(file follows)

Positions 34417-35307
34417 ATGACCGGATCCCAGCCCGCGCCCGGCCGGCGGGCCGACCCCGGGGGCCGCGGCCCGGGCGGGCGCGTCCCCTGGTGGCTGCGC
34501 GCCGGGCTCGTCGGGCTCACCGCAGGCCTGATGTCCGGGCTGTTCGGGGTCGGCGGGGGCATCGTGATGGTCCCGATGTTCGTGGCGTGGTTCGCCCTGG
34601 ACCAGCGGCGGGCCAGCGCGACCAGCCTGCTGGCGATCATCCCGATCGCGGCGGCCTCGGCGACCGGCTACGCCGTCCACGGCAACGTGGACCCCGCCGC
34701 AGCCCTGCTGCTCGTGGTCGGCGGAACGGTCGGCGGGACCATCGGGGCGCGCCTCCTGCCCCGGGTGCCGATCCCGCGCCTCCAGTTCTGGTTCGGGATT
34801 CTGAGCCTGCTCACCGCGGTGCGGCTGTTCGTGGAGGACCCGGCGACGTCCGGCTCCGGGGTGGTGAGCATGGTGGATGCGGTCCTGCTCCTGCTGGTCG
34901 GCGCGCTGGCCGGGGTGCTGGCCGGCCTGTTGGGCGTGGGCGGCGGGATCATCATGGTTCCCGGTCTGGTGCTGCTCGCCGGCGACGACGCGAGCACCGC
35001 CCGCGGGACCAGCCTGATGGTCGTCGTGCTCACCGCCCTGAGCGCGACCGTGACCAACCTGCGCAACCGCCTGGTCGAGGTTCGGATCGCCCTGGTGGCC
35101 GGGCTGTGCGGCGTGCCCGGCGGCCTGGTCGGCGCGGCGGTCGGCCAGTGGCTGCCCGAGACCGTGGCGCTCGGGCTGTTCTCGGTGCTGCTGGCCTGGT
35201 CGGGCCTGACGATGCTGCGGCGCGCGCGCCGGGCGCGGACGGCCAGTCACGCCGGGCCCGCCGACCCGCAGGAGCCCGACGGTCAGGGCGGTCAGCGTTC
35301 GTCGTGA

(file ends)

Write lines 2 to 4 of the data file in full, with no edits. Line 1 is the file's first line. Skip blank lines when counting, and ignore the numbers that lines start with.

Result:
34417 ATGACCGGATCCCAGCCCGCGCCCGGCCGGCGGGCCGACCCCGGGGGCCGCGGCCCGGGCGGGCGCGTCCCCTGGTGGCTGCGC
34501 GCCGGGCTCGTCGGGCTCACCGCAGGCCTGATGTCCGGGCTGTTCGGGGTCGGCGGGGGCATCGTGATGGTCCCGATGTTCGTGGCGTGGTTCGCCCTGG
34601 ACCAGCGGCGGGCCAGCGCGACCAGCCTGCTGGCGATCATCCCGATCGCGGCGGCCTCGGCGACCGGCTACGCCGTCCACGGCAACGTGGACCCCGCCGC